Sympathy, yet not so much

I ran into this whilst on patrol in the deepest, darkest blogosphere, and one hates to link to the site for fear of reprisals and all.

It draws a 2-fold reaction from me, the first of which is honest sympathy. Does anyone not know that I'm pretty bent out of shape over the condition of the American church? For example, when Angus here says
I tried to explain that my question did not indicate that I believed the modern church was denying Christ, but that it had begun to make conscious choice the agent of change in the continuum of salvation. Thus, allowing man to control the way God encounters his people, essentially, turning him into a candy machine. Further, the subconscious emanations of a fallen and depraved race – such as we are – would begin to manifest themselves in a way that places the locus of control for any human to God /God to human interaction completely in human hands.
I'm with him: he's right, even if I hate to use the word "locus" on a blog because most people will hit "NEXT BLOG" when they see such a thing.

He's right that the American church -- in all its Addams Family incarnations across denomination or the denial of the usefulness of the same -- has a problem becuase it denies the presence of God in things in a really subtle way.

And, given that he's in a megachurch setting (so it seems by his post), it's unlikely that he's going to lead a one-man reformation of that body. Right? Who would argue with that? If the church has a senior pastor and 17 "associates", and levels of teachers and assistants and blahblahblah under that, not likely that he's going to lead reformation and change the lives of those poor, lost souls who have placed the locus of control for any human-to-God/God-to-human interaction completely in human hands.

And yet, what exactly does that say about our blogospheric colleague Angus? You know: for example, does he belong to the church (in general, and to this church in particular) because it fits his (apparently-expanding and more-sanctified [no sarcasm there, OK?]) view of what the church ought to be, or does he belong to the church out of obedience and out of reverence for God? Hasn't Angus abandoned one mostly-bad way of thinking about church for another which is not really that much better -- which is the church shopper view of how we ought to fellowship as believers?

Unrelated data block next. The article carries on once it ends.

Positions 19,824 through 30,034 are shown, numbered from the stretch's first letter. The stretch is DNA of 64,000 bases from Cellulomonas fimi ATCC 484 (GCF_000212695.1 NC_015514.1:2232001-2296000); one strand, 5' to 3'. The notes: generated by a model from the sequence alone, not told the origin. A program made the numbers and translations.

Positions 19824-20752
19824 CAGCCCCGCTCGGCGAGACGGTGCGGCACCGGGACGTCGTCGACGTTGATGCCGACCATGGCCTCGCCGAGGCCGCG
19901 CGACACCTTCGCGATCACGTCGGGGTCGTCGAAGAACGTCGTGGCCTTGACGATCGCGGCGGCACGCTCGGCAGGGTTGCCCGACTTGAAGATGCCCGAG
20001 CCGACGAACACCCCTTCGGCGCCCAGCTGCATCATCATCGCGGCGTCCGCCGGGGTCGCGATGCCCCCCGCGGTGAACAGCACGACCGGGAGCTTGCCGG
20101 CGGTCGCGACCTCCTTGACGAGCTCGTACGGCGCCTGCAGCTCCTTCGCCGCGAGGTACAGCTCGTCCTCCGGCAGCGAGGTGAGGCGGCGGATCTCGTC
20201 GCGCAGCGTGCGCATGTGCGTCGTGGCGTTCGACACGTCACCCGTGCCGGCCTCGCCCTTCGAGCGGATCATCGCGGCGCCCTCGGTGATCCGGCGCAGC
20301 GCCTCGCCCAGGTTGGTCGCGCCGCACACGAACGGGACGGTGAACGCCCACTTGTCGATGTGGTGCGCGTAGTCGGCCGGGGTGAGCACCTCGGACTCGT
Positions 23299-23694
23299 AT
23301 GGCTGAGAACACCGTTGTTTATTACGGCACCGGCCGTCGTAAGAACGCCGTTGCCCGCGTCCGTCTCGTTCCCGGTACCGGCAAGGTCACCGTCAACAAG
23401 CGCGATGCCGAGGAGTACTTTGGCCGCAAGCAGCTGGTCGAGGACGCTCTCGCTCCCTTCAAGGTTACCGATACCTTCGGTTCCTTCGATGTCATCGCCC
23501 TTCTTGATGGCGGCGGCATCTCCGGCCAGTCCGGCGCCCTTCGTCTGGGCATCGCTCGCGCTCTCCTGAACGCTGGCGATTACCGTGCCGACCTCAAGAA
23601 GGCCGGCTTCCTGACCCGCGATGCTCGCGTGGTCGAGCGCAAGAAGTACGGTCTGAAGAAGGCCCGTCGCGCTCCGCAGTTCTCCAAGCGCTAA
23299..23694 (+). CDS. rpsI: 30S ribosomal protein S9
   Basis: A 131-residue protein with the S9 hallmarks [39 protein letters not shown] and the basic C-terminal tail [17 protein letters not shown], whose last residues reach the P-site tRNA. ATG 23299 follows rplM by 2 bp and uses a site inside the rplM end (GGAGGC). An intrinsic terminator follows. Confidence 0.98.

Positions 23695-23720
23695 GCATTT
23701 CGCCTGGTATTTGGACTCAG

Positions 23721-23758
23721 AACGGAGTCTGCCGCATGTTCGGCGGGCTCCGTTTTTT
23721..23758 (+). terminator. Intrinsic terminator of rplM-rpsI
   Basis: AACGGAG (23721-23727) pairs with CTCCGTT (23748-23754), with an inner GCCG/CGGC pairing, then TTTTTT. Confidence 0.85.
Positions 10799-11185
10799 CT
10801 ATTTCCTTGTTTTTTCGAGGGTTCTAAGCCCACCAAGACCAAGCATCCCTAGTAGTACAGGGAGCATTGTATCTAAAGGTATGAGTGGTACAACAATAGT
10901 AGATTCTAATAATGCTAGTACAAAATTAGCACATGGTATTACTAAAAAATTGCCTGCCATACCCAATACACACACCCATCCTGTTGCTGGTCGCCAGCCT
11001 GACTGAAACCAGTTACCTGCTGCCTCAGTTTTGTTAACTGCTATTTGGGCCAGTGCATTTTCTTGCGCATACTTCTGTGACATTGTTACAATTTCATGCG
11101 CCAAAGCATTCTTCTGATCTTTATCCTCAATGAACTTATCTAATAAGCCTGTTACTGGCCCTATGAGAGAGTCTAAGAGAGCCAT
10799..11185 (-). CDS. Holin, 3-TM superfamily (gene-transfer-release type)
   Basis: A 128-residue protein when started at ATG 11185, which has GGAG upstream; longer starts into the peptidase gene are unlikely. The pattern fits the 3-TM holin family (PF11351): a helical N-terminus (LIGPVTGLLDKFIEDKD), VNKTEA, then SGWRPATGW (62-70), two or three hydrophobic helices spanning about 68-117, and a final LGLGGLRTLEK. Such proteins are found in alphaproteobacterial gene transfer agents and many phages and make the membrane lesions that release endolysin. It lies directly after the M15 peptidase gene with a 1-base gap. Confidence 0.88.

I don't think Angus has called these people heretics: he has only said, "not for me, thanks." But in that, he has done exactly what he is complaining about in the fashion of the contemporary church -- that is, instead of wearing the Tommy golf shirts and khakis which the church is advocating, or even the stuff at the Aeropostale church down the street, he's choosing the homeless chic waredrobe so many today see as what's right, given the cultural context. he hasn't given up being trendy: he's changed trends.

If the 8-letter word of internet anathema wasn't so ill-thought of, I'd say exactly what I thought about that. Isn't what's missing in the church today real faithfulness? How does one claim to exhibit real faithfulness by walking away?

If one is actually the one with the right Gospel-centered, Christocentric answer about what the church ought to be, I think -- IMO and all that -- that he has a responsibility to God to be an example to those who are taking the bus tour to luke-warm waters. Even if those people are his pastors and elders.

We can talk about how that works if anyone is interested, but people who go church shopping because they just realized that they have spent some time as a pew-sitter because of their realization that their pastor can't pick them out of a line-up, with all due respect, haven't changed their diet: they have only changed their meal schedule.

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